US citizen’s $1.7 million medical bills waived from military hospital after severe burns

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A Puerto Rican man whose hospital bills at a U.S. military hospital totaled nearly $2 million had those expenses waived on his behalf.

Alexis Hernandez, 25, a Puerto Rican resident, suffered burns over most of his body in a gas explosion in Guadalajara, Mexico, in January 2019. He was treated at the Brooke Army Medical Center in San Antonio, and his hospital bills totaled $1.7 million.

“Now, I know that anything is possible,” Hernandez said. “I feel great because I have 1.7 million reasons to smile.”

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Reps. Nydia Velazquez, a New York Democrat, and Joaquin Castro, a Texas Democrat, reached out to relevant government officials after hearing about his hospital bills and sought to get the fees waived for him.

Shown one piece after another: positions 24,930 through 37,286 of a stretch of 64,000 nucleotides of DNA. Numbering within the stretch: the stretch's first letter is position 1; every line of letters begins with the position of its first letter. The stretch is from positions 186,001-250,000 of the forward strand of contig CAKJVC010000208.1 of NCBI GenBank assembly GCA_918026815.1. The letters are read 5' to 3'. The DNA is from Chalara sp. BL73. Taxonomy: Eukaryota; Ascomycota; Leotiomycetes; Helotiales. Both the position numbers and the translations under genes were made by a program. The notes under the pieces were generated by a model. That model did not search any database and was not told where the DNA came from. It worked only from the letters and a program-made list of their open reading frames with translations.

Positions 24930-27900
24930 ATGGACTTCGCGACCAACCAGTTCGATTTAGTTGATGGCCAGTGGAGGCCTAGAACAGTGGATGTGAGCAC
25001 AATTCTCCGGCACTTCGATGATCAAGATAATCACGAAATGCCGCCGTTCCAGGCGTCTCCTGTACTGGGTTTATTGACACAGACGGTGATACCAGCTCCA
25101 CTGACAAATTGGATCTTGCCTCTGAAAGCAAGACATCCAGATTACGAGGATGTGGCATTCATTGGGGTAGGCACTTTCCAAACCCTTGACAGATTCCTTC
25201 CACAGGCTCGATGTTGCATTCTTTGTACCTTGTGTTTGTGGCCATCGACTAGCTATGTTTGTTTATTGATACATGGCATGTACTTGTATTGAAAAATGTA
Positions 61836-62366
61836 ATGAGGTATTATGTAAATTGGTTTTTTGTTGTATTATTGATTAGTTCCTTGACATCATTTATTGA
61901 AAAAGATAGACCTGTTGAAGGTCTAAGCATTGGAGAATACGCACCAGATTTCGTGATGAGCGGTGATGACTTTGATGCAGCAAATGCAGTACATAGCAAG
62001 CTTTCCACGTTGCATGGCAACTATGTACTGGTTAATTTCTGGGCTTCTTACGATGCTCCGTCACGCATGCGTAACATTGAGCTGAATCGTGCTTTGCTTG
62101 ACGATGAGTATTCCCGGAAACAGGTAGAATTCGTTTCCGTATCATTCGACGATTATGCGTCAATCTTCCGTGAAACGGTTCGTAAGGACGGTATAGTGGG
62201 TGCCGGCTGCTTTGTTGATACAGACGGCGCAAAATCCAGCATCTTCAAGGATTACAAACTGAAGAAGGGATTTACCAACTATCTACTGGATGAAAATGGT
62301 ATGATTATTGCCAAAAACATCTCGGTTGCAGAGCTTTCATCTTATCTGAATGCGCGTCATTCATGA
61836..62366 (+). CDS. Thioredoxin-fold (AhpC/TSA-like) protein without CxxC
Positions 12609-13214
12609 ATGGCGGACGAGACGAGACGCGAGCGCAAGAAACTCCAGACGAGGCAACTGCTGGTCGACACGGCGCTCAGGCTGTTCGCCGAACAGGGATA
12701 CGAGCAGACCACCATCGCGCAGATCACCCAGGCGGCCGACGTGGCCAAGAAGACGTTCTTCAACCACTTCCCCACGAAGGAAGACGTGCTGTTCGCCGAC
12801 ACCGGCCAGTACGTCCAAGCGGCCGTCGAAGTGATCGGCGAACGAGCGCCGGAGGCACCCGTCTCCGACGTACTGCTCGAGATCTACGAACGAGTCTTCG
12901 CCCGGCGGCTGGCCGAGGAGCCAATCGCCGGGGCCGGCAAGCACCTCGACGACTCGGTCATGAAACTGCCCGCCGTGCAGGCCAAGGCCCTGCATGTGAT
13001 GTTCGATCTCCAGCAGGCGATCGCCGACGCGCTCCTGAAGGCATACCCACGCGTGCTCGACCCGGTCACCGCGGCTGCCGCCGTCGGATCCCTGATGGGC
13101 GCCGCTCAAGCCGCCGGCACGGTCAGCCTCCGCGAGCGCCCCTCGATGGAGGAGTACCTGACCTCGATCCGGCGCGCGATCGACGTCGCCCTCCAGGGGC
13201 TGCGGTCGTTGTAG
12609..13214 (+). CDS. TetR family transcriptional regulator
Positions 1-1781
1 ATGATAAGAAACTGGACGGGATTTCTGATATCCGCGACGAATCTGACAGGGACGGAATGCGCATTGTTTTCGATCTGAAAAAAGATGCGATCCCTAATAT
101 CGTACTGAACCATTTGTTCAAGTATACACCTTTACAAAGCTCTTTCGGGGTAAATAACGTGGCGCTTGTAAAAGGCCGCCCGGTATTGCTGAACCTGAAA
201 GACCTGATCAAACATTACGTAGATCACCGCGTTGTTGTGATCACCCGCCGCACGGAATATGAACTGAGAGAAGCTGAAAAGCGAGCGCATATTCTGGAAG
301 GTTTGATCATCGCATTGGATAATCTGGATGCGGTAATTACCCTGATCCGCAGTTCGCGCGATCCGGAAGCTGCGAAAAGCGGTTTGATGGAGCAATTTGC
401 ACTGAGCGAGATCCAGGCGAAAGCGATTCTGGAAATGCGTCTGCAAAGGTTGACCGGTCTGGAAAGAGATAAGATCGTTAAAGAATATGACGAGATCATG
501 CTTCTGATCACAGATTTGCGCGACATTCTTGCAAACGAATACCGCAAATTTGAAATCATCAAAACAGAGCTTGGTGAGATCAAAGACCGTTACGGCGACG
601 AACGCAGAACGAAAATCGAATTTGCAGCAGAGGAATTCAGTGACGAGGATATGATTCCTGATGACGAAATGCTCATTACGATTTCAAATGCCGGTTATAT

Hernandez, who was studying medicine at the time of the accident, spent seven months in the hospital and had 19 surgeries after the boiler exploded when he went to turn it on to get hot water for a shower. He was taken to a Mexican hospital, but as an American citizen, he was flown to the U.S. Army’s Institute of Surgical Research.

“The flames were all over the apartment and the building. And I had to run through the flames in the apartment looking for a way out. In the end, I almost lost my life,” he told CBS News. “I start from zero again. I learn how to walk, how to eat, how to breathe, how to see, how to dress myself, how to do everything again.”

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Hernandez’s father, Jamie, said his insurance didn’t cover his son’s injuries because the accident took place in Mexico.

The U.S. treasury sent him a bill saying he owed $1.7 million, although his local representatives sent letters to the Treasury, Defense, and Justice departments, asking for the debt to be forgiven.

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